Broadening the Scope of Border Inspection: Can it Help Your Case?

In a Board of Immigration Appeals (BIA) decision inspection compliance was broadened.  Border crossing that is procedurally regular can suffice. If there is no official record of entry into the United States, the task of having a successful application for adjustment of status can be difficult, but it is not impossible.   Proof of admission has generally been satisfied by either having an entry stamp in a valid passport or a Visa holder’s copy of their I-94 entry document. According to the Board's decision, proof is no longer limited to the stamps in a passport.

According to the facts of the case, a foreign national had been driven across the U.S. border by a U.S. citizen friend who was not her husband.  At the border, the customs officer asked the driver if he was a U.S. citizen. The friend responded that he was and the officer waived the car through without asking anything of the passenger.  Later the passenger married a U.S. citizen who filed for her.  Wife and her husband testified before the Immigration Judge about the wife’s border crossing. The Immigration Judge found that their testimony was credible but insufficient to prove inspection or to establish the time, place and manner of the wife’s entry.  Thus, he found wife ineligible to become a U.S. permanent resident and ordered her removed from the United States.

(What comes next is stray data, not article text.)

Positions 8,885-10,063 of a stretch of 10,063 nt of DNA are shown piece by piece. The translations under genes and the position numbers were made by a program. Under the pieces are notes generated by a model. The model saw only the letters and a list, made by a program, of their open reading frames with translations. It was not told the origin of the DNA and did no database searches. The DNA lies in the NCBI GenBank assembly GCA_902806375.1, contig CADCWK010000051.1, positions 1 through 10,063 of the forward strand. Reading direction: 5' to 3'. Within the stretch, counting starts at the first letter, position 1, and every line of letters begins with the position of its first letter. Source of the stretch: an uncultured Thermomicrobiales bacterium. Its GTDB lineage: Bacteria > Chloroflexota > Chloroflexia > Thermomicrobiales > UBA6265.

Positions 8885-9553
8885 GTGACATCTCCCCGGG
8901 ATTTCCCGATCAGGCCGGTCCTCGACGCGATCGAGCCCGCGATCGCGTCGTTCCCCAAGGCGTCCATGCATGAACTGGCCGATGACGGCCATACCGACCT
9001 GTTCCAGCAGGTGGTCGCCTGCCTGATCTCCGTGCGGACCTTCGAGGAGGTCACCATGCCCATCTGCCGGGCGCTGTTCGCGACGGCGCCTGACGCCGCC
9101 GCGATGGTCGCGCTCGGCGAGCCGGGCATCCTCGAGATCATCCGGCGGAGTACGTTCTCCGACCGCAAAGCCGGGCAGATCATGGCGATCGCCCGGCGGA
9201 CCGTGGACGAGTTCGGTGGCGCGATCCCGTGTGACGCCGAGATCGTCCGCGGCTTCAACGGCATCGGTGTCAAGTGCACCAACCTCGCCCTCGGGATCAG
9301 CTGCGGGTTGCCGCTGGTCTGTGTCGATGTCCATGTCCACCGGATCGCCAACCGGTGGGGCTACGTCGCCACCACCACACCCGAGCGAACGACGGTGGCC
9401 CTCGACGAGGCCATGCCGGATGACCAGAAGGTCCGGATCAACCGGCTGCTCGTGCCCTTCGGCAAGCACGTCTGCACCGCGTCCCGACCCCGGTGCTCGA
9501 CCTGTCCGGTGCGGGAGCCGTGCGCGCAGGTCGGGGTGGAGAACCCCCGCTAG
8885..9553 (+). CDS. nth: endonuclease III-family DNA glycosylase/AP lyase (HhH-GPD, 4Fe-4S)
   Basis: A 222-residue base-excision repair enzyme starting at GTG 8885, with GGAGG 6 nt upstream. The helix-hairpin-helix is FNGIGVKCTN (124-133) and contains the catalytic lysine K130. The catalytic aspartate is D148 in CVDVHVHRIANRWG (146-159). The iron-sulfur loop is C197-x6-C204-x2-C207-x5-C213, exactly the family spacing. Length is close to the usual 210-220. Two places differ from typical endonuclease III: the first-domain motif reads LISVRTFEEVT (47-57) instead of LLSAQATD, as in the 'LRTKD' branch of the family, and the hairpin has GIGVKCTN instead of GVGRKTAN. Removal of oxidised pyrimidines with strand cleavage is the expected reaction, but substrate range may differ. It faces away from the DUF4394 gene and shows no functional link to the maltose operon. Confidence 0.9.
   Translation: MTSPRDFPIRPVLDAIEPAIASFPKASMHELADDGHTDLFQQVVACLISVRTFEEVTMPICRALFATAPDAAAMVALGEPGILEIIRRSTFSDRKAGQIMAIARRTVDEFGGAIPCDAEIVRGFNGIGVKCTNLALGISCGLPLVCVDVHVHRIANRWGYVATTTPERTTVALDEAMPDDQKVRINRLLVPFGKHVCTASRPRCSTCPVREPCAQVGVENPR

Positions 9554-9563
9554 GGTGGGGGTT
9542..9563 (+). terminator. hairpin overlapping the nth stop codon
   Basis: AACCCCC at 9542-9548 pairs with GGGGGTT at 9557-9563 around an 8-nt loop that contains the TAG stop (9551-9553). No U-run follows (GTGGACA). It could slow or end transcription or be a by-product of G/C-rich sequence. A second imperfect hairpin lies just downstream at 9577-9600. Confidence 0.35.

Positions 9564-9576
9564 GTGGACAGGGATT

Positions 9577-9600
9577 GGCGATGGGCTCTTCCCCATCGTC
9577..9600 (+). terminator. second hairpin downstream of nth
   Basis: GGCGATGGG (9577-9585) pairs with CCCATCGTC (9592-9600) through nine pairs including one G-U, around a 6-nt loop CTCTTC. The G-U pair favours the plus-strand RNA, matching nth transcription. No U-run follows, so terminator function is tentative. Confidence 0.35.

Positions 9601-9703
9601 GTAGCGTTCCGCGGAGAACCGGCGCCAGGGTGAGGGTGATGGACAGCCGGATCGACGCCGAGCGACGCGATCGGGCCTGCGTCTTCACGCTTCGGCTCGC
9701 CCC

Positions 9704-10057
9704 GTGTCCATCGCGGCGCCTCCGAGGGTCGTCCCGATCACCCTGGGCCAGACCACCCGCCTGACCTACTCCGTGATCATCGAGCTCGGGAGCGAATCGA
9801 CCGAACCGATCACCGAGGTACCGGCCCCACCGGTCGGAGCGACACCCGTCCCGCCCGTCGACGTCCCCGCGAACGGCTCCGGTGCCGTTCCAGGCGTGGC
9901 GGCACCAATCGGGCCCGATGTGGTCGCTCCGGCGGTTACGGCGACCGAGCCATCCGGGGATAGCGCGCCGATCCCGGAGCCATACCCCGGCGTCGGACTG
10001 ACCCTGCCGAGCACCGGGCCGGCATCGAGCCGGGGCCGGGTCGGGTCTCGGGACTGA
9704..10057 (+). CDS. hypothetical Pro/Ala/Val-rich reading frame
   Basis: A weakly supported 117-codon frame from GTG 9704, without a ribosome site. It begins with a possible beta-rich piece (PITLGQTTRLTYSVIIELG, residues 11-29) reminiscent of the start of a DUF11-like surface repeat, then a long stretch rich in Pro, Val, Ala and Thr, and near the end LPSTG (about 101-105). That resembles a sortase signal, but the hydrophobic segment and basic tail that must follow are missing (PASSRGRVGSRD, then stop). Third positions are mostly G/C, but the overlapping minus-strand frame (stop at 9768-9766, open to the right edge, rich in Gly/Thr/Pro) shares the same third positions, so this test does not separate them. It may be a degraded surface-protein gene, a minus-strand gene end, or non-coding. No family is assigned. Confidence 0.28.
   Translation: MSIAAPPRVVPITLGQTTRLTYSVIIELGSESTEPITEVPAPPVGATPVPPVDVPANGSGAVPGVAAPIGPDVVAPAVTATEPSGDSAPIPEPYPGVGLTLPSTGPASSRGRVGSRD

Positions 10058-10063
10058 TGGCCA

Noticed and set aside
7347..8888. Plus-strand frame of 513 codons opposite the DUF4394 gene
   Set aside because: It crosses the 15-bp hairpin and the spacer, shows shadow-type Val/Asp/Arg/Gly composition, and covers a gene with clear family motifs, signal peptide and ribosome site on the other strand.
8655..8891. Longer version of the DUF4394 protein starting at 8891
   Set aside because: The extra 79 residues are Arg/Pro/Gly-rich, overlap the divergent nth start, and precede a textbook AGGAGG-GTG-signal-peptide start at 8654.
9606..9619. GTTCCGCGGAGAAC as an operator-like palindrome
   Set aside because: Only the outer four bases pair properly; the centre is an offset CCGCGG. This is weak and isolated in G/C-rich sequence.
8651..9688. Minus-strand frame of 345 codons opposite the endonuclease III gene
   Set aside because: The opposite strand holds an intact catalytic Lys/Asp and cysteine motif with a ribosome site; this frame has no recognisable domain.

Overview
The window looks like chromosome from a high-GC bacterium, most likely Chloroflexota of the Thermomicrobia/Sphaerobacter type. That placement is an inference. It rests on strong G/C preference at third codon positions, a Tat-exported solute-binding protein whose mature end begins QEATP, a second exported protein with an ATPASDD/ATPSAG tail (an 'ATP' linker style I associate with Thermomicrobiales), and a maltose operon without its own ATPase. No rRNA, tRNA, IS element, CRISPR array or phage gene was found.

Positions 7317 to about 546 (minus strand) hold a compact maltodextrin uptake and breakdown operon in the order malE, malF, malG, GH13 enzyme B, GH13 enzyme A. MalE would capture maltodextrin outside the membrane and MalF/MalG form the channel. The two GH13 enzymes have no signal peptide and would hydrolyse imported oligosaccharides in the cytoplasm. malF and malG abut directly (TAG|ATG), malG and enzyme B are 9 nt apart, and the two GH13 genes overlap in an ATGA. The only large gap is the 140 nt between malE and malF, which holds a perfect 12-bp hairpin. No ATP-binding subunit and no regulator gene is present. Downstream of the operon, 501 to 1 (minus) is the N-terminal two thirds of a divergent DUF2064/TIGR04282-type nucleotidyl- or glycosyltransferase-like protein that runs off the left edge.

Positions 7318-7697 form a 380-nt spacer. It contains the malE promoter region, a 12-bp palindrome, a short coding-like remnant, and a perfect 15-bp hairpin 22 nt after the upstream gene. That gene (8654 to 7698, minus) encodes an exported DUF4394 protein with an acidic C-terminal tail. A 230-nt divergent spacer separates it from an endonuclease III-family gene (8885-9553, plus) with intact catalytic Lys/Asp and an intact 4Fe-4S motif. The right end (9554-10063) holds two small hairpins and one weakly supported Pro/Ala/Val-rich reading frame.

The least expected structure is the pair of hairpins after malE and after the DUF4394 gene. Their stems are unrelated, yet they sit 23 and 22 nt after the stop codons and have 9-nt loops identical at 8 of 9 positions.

The wife appealed the Immigration Judge’s order to the Board of Immigration Appeals, which reviews decisions by an Immigration Judge.  The Board issued a decision that the wife did not need to be personally spoken to at the border.  The law requires only that she prove her entry was procedurally regular and does not require the foreign national to be questioned by immigration authorities or be admitted in a particular status. 

Border inspection is frequently difficult under unusual sets of events. Does this broader means of proof help you satisfy the requirement that you were inspected?  Discuss the strengths of your case with an experienced Immigration Law attorney at IBLF: (202) 296-1111 or